In addition to providing connection persistency between applications running in pods, Zap can also provide support for preserving connections between pods and traditional processes running outside of pods assuming that such connections are made through a proxy. The network virtualization and migration mechanism of Zap can be installed separately from pods on a proxy. Zap network virtualization preserves a connection between a pod and such a proxy the same way it preserves a connection between two pods. When the pod migrates, the connections between the pod and the proxy continue to be "spliced" with the connections between the proxy and the legacy applications behind the proxy. Since the proxy doesn't detect the movement of the pod due to Zap network virtualization, there is no need to "switch" the connections between the pod and the proxy. As a result, the complete proxied connections between the pod and traditional processes without pods are migrated without any modifications to applications or system environments without pods.



4.6 Pod Administration and Usage


Zap enables any user to create a pod, either explicitly or by incorporating pod creation into system utilities such as login to encapsulate a user's computing session within a pod. Once a pod is created, access to the pod is controlled by an access control list (ACL). Only the host system administrator on the system where the pod is currently executing or a user on the ACL are allowed to manipulate the pod, including suspending and resuming a pod for migration purposes. The five primary commands provided by Zap for users and system administrators to create and manipulate pods are:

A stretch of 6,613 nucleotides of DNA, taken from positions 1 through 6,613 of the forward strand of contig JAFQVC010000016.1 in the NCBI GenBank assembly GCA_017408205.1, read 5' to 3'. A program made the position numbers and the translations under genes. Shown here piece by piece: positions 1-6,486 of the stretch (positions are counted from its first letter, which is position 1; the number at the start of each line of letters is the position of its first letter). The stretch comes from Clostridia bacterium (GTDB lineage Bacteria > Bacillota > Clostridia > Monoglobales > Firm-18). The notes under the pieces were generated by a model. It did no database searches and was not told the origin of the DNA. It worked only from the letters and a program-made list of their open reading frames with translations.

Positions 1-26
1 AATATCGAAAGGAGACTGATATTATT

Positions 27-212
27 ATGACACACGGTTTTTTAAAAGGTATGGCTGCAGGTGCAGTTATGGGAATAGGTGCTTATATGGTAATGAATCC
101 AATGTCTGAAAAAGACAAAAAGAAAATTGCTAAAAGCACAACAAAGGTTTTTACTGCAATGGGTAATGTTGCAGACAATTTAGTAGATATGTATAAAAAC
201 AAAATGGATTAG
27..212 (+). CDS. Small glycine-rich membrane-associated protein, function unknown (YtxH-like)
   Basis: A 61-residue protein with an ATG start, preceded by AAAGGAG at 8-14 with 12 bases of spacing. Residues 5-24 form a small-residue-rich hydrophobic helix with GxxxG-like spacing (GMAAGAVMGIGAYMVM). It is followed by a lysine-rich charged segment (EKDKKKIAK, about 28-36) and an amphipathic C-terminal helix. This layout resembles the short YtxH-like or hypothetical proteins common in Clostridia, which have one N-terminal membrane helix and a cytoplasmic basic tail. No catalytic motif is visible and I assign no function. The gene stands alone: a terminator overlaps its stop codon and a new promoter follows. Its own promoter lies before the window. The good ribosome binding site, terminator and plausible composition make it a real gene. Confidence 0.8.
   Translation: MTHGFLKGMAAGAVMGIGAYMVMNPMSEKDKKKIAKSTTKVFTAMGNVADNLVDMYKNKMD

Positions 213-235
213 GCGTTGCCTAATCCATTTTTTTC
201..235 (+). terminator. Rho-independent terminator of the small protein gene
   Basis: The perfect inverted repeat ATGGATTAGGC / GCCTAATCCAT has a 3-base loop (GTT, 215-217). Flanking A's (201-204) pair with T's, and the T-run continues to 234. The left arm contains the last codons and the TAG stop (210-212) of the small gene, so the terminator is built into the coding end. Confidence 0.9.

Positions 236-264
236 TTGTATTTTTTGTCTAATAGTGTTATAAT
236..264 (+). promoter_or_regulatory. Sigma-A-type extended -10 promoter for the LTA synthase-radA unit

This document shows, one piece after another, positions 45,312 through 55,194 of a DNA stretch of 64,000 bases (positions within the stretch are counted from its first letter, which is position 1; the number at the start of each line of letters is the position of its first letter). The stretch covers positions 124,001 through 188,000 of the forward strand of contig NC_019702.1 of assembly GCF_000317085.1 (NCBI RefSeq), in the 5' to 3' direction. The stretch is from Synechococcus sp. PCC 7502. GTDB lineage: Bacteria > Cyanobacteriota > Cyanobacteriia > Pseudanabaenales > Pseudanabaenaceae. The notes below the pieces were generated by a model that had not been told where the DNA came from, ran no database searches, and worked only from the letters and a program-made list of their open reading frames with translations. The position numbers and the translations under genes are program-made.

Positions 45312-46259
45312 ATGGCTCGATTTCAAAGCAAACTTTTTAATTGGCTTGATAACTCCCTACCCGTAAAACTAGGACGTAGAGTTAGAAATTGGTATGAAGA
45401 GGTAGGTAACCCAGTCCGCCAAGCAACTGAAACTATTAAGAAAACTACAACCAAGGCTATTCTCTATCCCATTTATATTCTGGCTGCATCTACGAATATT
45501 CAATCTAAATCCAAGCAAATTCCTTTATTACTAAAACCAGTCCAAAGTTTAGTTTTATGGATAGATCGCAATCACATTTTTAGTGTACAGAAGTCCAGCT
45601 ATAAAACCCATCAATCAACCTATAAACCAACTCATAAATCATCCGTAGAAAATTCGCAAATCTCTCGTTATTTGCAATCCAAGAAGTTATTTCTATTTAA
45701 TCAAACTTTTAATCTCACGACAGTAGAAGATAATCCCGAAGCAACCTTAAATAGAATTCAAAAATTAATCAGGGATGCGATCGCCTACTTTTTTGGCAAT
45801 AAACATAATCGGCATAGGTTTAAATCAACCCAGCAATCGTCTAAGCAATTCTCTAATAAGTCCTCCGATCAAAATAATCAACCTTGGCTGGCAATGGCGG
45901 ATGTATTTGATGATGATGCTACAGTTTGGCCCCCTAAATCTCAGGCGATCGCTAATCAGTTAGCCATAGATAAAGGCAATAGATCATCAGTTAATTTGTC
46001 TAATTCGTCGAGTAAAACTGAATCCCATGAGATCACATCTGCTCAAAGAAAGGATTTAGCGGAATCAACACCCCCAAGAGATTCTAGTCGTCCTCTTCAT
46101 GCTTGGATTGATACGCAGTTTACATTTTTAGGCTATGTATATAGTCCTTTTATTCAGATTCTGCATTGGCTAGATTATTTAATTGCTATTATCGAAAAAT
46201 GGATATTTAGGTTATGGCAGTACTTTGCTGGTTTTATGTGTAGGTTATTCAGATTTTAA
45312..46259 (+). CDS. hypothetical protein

enables a user to create a new pod with various options that can be specified in a pod configuration file. These options include the network configuration and file system configuration for the pod, what applications if any should be launched once the pod is created, and access control permissions for the pod. create_pod assigns a numerical identifier to the pod and creates a corresponding entry for the pod in a list maintained by Zap that contains a list of pods currently running on the host machine and associated information about each pod. The pod identifier may change when a pod migrates to another machine. Pod creation does not nest, so that creating a pod from within an existing pod will create a new pod on the host machine. Some examples of how create_pod can be used include: with login to create a user session in a pod, with /etc/init.d for automatically starting up services like a web server in a pod, or with inetd to spawn incoming connection handlers into a new pod, such as creating a separate pod for each telnet session.
takes a pod identifier and terminates the respective pod, killing all processes in the pod, freeing all associated resources, and removing the pod itself from the system.